Sector: LPG

Rail IG7 Dakota - the versatile one

Rail of Italy continues its quest for the ultimate LPG/CNG injector by presenting the latest incarnation of the IG7, this time dubbed Dakota. Available as rails in various configurations, what does the new product offer to stand out in the market?
Rail IG7 Dakota LPG/CNG injector rail© RailYou've seen one injector rail, you've seen them all - it's specs and parameters that really matter

No mountain too high

Currently produced cars are motivated by engines with 2-16 cylinders. In theory, nearly all of them can be converted to run on LPG instead of petrol, but in practice there are hardly any two-pots and the only actual passenger vehicles that feature 16-cylinder powerplants are Bugatti's Veyron and Chiron hypercars – machines that don't get converted to gaseous fuel power all that often. Or ever, for that matter. But since cars with 3-12 cylinders are regulars at conversion shops (vast majority of them being 4- and 6-pots), Rail developed 2-, 3- and 4-injector rail versions of the IG7 Dakota to cover all the market.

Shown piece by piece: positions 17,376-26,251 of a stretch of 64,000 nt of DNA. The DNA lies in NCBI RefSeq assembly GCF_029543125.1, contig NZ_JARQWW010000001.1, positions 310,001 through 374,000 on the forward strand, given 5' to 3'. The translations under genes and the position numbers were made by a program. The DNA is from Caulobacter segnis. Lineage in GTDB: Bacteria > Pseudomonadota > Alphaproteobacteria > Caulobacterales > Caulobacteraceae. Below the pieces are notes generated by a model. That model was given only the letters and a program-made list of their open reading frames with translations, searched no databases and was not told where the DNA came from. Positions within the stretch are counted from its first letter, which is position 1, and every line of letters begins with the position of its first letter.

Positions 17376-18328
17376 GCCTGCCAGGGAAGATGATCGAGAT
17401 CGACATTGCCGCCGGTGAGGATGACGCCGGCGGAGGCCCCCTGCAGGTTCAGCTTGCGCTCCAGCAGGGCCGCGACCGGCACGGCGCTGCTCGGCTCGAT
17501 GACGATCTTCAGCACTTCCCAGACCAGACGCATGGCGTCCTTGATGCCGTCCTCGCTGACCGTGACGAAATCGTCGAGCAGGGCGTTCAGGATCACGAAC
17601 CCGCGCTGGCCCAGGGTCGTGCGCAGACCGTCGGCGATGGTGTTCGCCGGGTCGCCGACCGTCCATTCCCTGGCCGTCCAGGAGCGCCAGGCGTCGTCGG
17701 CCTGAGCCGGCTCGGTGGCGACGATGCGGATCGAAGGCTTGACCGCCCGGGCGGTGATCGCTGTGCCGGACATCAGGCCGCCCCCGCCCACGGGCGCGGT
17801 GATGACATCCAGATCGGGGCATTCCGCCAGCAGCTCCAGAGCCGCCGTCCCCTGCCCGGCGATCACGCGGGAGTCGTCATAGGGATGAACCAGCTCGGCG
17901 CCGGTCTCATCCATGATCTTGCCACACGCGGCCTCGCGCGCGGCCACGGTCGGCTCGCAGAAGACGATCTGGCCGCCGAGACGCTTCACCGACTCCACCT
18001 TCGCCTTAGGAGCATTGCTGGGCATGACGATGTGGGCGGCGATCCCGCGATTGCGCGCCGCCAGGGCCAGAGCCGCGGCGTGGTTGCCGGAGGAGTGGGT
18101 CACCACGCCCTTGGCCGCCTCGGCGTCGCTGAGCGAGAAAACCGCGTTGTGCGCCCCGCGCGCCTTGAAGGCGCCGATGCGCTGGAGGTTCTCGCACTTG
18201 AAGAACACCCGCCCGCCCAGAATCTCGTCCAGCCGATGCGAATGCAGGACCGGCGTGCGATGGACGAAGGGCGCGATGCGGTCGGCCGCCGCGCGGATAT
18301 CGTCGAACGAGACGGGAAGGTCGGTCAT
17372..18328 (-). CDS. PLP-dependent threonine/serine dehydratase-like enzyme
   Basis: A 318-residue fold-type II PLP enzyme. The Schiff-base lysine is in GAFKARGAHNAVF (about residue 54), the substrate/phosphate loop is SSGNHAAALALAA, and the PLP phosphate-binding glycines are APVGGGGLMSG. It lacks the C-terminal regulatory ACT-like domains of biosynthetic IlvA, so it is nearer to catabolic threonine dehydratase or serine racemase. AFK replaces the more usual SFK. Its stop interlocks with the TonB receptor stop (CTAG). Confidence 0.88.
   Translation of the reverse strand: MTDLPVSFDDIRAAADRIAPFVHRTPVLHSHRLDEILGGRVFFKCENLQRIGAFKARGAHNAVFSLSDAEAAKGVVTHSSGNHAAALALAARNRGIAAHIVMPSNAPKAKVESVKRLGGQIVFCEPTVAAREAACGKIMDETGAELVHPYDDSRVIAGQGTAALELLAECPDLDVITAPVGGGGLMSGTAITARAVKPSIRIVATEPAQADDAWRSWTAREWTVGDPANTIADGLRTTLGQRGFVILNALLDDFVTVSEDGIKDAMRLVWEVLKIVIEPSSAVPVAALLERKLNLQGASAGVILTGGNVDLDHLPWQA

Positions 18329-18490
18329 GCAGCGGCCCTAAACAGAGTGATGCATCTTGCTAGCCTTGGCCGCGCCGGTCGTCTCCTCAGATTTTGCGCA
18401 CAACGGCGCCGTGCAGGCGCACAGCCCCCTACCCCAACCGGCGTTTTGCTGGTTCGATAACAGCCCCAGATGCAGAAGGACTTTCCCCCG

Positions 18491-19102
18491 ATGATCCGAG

Mix and match

Since there are virtually no two-cylinder engines out there, what's the point in offering two-injector rails? Well, for one thing there are some five-cylinder units available (not many of them and limited almost exclusively to Volkswagen and Audi applications, but still...), for another sometimes it may be more convenient to use three two-injector rails than two three-injector ones while converting a six-cylinder unit. Three- and four-injector versions are more typical, allowing to convert anything featuring 3, 4, 6 or 8 cylinders. But enough mixing and matching, let's have a closer look at the newcomer.

Cut out for the job

IG7 Dakota rails feature aluminium bodies (for improved heat transfer) and, according to the manufacturer, offer high speed performance (opening/closing times are 1,7/1,4 ms at 0,47 mm piston stroke, which is adjustable) and durability, combined with improved flow stability and repetitiveness. It's also insensitive to dirt accumulation, repairable and very sturdy. Seems like the new product is well prepared to fare well in the market, but – as usual – we'll have to wait and see.


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Robert Markowski
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